by Vanessa Jones on  April 30, 2013 at 4:18 PM Health Insurance News
 Smokers Won’t Pay Higher Premiums for Health Insurance in California
California won't be among those who will charge higher premiums for smoking - even though -smoking - has health risks.

According to federal law, states can charge those using tobacco 50% more for a health plan - although California legislature has passed a bill against doing this.

The Affordable Care Act believes in eliminating any bias of gender or medical condition in the pricing of health insurance for citizens of America. Critics feel that a tobacco surcharge would create a new category for discrimination.

Karen Pollitz of the Kaiser Family Foundation said that smokers would not get the benefit of subsidy through the marketplaces in 2014. For a low income person, a $ 3000 subsidy - when the cost of the policy is $6000 is affordable - a tobacco surcharge on this would thrust it back to $6000.

According to Rick Curtis, president of the Institute for Health Policy Solutions in Washington,

"For somebody who is totally hooked after many years and older ... and those kinds of people are more expensive and often do need more medical care, they have two bad choices: go without health insurance and be impoverished that way, or get health insurance and be impoverished."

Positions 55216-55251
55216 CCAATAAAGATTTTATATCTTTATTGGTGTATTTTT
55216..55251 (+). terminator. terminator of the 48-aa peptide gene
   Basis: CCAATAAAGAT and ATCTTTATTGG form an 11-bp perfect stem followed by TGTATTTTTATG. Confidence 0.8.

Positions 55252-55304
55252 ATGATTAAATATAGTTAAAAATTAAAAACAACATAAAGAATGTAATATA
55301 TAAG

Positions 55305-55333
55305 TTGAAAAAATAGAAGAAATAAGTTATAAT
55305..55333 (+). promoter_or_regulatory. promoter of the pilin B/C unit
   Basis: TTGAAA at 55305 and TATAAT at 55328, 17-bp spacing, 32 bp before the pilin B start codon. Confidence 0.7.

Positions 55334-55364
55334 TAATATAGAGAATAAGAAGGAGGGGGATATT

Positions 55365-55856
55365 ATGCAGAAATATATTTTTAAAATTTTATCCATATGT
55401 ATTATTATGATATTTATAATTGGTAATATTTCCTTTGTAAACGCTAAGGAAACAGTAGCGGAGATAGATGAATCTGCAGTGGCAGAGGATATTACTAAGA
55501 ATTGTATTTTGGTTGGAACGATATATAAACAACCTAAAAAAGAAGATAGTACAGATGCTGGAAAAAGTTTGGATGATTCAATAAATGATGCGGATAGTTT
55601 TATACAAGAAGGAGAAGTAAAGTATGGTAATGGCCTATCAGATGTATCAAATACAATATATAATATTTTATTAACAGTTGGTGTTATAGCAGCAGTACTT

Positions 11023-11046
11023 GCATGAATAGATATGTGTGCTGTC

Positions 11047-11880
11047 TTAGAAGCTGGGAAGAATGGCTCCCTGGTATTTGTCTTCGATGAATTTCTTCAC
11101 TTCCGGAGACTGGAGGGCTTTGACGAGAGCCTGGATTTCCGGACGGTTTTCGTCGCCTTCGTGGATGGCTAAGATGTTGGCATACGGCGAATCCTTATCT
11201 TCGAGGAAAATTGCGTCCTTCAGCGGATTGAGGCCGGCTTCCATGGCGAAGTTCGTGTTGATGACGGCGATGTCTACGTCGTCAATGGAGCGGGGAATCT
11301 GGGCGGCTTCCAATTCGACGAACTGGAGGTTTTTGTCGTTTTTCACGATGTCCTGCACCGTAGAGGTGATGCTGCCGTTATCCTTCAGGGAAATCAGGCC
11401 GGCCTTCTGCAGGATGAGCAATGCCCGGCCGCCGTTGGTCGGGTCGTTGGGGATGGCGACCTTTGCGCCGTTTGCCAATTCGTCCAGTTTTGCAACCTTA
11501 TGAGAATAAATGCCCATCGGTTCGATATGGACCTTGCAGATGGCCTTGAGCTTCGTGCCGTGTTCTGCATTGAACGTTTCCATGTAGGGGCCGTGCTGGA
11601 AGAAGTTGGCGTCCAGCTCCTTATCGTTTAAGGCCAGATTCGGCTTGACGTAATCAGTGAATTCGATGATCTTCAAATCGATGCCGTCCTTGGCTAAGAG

Weinberg a health Policy analyst says yes to higher insurance premiums for tobacco users — as long as they're not too high — as they provide the type of financial penalties that studies say cause people to quit smoking. By contrast, he says, banning higher rates because smoking disproportionately affects the poor reflects paternalistic policymaking that does nothing to fix the problem.

"I think we have to be very careful what types of favors we're doing for people. Because if the end results of this policy is greater numbers of smokers, then that's not actually helping the populations that we're trying to help," he says.

California Democratic Assemblyman Richard Pan disagrees. He's a Sacramento pediatrician who wrote the legislation. Pan believes rate increases of any amount on smokers' premiums may dissuade some from buying health insurance altogether.

"We want smokers to actually have health care coverage," he says. "And through having health care coverage they will have access to smoking cessation treatment as well as, of course, health care for not only smoking-related but even their nonsmoking-related illness."

This makes sense to those in California - that it is essential to provide tobacco users with affordable health care rather than hike their premiums making it difficult to quit smoking.

Massachusetts, Rhode Island and District of Columbia are among others who don't charge smokers a higher premium.

References :

Hannah Punitha (IRDA Licence Number: 2710062)

Stephanie O'Neill, April 2013

Source: Medindia

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